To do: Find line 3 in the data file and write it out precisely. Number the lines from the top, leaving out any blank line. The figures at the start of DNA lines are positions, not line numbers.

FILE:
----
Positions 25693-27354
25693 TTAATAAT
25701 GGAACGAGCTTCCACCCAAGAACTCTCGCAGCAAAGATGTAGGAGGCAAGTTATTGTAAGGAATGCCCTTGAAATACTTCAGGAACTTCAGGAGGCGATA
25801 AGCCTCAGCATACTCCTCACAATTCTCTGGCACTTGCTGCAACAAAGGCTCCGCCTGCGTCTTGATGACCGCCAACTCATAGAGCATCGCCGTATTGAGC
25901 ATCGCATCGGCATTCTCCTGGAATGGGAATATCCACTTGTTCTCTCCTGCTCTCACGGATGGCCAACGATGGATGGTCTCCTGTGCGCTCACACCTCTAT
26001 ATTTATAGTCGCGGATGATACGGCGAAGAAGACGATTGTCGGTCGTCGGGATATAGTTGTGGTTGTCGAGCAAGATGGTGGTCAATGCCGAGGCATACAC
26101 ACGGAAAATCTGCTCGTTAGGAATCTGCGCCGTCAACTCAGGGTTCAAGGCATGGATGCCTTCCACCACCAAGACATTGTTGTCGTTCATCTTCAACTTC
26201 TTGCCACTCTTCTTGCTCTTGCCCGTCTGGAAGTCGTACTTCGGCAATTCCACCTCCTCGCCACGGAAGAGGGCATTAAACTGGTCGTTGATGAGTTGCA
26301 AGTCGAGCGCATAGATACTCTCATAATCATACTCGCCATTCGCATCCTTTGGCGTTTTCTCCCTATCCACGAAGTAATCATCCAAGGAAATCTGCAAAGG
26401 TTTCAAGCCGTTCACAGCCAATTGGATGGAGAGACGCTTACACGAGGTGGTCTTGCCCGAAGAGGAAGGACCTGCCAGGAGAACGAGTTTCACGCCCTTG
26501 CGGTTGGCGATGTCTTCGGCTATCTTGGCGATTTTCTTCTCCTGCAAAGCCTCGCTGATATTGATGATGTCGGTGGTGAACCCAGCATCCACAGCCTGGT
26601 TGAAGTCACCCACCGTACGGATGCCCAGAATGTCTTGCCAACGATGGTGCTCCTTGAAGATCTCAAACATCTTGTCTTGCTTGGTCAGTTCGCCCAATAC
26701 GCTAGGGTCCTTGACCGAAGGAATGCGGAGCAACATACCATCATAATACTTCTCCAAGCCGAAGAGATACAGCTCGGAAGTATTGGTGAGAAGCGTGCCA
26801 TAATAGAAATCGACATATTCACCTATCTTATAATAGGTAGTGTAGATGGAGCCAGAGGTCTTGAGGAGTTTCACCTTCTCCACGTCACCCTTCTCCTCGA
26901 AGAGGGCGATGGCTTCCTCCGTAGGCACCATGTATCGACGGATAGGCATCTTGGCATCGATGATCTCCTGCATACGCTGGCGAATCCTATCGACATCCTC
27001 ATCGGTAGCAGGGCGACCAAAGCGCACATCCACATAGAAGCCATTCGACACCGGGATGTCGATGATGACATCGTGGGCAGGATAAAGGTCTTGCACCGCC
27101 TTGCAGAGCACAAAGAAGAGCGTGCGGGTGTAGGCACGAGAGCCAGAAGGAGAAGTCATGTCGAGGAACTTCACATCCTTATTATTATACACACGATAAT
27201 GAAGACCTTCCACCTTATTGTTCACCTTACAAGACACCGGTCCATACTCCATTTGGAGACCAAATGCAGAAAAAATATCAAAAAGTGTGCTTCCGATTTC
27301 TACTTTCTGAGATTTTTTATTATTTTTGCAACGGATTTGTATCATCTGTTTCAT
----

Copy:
25701 GGAACGAGCTTCCACCCAAGAACTCTCGCAGCAAAGATGTAGGAGGCAAGTTATTGTAAGGAATGCCCTTGAAATACTTCAGGAACTTCAGGAGGCGATA